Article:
Aditya L1 to Study Sun’s Corona and Solve Mystery of Coronal Heating

Today, September 2nd, 2023, ISRO’s Aditya L1 was successfully launched from the Satish Dhawan Space Centre. ISRO’s Polar Satellite Launch Vehicle (PSLV) is used to launch Aditya-L1, the first space-based observatory class dedicated to solar research.

Aditya-L1, India’s first solar mission, is equipped with seven separate payloads for a comprehensive solar investigation; four of these will detect solar light, while the other three will measure plasma and magnetic field parameters on the ground. The organization estimates that the Aditya-L1 mission will arrive at the observing site in four months.

Live Coverage of the Aditya L1 Launch

The organization estimates that the Aditya-L1 mission will arrive at the observing site in about 126 days. However, ISRO has not yet confirmed a specific time or date.

It will be positioned in a sun-synchronous halo orbit around Lagrangian Point 1 (L1), which is 1.5 million kilometers from Earth.

Corona Mystery: Why is the Sun’s Outer Atmosphere So Hot?

The corona, which is formed of tenuous and diffuse plasma, piques the curiosity of solar scientists due to its extreme temperature. That may seem like an obvious statement. After all, we’re discussing the solar atmosphere.

The corona is too hot, and that’s the problem. It’s considerably hotter than the sun’s surface. According to NASA, the corona can get as hot as 1.1 million degrees Celsius (or 2 million degrees Fahrenheit). Sun’s outer atmosphere is about 200 times hotter than its surface, which is roughly 10,000 degrees F (5,500 degrees C), located about 1,000 miles (1,600 km) below it in the photosphere.

During a solar eclipse, the moon completely blocks the sun’s light, revealing the intricate patterns of the corona, the sun’s outer atmosphere.

When the moon completely covers the sun, revealing only the corona (Image credit: ESO/P. Horálek), we have a total eclipse.

Imagine a somewhat less “out there” example in order to comprehend the perplexity of this situation. On a camping trip, you build a fire and toast marshmallows, observing that the treats brown more quickly when held at a greater distance from the flames. When you measure the temperature of the air near and distant from the fire, you find that the latter is significantly hotter. That’s analogous to the solar corona.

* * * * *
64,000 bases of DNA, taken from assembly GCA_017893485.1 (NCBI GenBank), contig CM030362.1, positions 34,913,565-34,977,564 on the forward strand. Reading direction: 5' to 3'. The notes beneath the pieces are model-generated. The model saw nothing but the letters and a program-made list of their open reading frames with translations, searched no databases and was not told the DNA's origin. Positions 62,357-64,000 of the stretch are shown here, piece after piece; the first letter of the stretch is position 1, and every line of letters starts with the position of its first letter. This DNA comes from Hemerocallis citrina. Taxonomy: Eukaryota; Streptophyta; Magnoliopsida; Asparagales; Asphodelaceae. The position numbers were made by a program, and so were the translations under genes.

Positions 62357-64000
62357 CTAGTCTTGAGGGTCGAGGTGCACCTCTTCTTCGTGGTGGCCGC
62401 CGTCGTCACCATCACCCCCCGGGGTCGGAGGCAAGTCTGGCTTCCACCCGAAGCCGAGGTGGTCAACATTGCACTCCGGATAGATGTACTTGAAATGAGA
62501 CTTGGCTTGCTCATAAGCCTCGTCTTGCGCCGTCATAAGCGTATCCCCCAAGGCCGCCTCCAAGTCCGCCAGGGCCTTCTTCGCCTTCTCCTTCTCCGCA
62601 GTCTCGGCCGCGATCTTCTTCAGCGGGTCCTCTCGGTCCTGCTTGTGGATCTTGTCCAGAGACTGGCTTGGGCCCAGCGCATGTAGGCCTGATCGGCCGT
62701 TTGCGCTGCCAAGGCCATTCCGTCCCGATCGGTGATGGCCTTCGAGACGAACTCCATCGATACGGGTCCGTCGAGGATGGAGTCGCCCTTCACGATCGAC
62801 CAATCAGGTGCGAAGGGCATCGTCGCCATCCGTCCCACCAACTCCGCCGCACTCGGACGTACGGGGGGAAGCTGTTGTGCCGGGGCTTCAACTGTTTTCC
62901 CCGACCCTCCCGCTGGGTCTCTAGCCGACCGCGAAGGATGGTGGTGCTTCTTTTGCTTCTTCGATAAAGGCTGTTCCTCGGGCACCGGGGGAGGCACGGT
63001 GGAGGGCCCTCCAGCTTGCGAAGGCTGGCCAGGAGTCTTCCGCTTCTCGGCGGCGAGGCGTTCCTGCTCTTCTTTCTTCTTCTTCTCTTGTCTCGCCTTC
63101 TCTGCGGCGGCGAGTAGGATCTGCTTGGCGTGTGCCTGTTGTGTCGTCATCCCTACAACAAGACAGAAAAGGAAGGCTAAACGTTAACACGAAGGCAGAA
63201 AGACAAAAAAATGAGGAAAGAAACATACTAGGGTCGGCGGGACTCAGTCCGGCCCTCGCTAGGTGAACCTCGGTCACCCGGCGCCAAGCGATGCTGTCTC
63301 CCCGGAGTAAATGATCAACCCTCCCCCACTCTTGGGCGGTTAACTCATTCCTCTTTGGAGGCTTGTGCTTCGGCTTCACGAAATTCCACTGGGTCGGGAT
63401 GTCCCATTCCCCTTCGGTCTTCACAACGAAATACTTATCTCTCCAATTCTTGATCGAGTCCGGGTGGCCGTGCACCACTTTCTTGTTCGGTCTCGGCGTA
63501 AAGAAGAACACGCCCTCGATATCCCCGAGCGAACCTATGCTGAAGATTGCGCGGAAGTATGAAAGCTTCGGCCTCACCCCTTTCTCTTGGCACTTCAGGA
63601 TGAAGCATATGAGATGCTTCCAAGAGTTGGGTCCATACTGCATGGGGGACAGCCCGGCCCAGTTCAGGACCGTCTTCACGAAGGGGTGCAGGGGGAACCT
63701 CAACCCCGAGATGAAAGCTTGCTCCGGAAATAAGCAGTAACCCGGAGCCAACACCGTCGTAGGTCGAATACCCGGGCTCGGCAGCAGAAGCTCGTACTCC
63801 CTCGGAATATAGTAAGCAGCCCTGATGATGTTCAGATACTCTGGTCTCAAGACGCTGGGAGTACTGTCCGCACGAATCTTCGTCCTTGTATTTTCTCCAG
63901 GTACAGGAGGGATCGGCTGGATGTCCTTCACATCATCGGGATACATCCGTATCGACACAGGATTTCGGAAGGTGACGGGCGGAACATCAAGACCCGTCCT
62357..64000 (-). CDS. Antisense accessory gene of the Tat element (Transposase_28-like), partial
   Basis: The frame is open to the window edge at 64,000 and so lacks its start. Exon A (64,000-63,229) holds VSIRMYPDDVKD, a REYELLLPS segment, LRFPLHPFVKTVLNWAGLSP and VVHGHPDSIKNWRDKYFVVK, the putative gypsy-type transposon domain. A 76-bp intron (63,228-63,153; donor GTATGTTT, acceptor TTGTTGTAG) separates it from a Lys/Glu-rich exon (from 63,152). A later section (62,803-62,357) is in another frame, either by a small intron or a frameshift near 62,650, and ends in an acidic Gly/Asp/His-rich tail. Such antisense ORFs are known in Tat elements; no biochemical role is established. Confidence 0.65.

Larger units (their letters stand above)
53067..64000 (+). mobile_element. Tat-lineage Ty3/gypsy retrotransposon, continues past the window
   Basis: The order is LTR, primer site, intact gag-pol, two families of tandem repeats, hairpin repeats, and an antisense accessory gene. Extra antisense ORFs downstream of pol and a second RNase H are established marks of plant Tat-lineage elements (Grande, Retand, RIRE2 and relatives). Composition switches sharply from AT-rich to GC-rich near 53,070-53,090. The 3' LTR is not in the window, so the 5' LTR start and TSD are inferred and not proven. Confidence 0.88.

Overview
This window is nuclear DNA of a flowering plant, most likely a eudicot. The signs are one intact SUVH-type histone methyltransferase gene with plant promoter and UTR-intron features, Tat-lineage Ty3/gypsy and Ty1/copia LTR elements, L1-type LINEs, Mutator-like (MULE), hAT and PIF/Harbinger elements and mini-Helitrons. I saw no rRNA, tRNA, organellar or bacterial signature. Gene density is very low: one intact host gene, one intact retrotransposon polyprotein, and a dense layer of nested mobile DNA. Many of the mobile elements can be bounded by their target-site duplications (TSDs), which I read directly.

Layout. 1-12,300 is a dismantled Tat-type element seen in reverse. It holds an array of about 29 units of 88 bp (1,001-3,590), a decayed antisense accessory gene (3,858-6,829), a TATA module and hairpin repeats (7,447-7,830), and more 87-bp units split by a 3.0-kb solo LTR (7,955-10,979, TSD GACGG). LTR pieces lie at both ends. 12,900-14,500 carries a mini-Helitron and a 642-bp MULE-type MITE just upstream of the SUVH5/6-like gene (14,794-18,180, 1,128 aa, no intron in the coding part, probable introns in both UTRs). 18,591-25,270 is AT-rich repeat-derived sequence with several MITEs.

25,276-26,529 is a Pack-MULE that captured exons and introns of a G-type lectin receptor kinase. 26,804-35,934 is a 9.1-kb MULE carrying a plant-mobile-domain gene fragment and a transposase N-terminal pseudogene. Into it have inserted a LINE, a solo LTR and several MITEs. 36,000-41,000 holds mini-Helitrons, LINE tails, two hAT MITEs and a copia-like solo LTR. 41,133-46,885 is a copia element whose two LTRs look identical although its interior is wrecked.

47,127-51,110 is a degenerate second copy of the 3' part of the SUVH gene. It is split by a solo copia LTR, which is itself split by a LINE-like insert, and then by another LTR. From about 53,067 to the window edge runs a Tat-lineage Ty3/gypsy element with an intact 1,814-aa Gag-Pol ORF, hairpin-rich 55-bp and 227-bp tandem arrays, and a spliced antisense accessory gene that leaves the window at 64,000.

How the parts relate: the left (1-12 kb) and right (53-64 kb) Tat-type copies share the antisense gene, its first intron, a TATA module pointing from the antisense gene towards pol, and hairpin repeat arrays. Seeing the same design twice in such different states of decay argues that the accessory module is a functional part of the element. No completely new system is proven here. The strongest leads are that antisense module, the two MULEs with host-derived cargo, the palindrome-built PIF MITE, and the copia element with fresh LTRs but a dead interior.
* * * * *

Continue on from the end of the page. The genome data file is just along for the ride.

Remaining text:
The nuclear fusion in the sun’s core is the primary source of its immense heat. Consequently, when one approaches the core of our star, temperatures should rise. And the sun’s layers actually fit this prediction, with the corona being the only major outlier; scientists are at a loss to explain this discrepancy.

Photons from the sun’s surface dominate and “wash out” those from the outer atmosphere, making it difficult to study the corona from Earth.

The corona can best be seen from Earth during a total solar eclipse, when the moon’s disk completely blocks the sun’s photosphere. A coronagraph is a device that solar scientists can attach to a telescope to create the same effect.

This instrument, known as the Visible Emission Line Coronagraph (VELC), will be on Aditya-L1. The Solar Ultraviolet Imaging Telescope (SUIT) onboard the ISRO probe will be used to capture ultraviolet photographs of the corona and photosphere.

Aditya-L1’s mission is broader than only delving into the riddle of coronal heating. The solar flares and coronal mass ejections (CMEs) that can have a significant impact on Earth will also be studied by the probe.

Aditya-L1: A Homegrown Mission to Study the Sun

Aditya-L1 A Homegrown Mission to Study the Sun

All seven of Aditya-L1’s payloads were created right here in India. These instruments are designed to monitor certain regions of the Sun, such as the photosphere, chromosphere, and corona. Detectors of electromagnetic and subatomic particles will be used.

You can also read about the technology facts by clicking the links given below:

Aditya-L1 to Study Solar Phenomena

Aditya-L1’s collection of payloads is ready to deliver critical information for understanding a wide range of solar phenomena. Coronal heating, CMEs, pre- and post-flare activity, their peculiarities, and the dynamics of space weather are all examples of such puzzling events.

Aditya-L1 to Study Coronal Loops

Coronal loops, enormous plasma spheres formed when a magnetic field’s curving arc extends beyond the photosphere and directs plasma through it, are another phenomenon that Aditya-L1 will study.

The sun appears to be a gigantic, tangled ball of plasma yarn because of these loops that stretch out for thousands of kilometres.

Loops in the corona often start at a sunspot and end at another, suggesting a connection between the two. Researchers have yet to determine the coronal loops’ three-dimensional structure. New evidence reveals that some coronal loops are only 2D optical illusions since they don’t expand as much as they should at high altitudes.

Diagnostics of coronal loops and the plasma they are made of will be taken by Aditya-L1, including measurements of temperature, velocity, and density. The spacecraft will also investigate how coronal loops are guided by the sun’s magnetic field.

After India’s Chandrayaan-3 mission accomplished the first-ever soft landing near the south pole of the moon last week, the probe was launched shortly thereafter.

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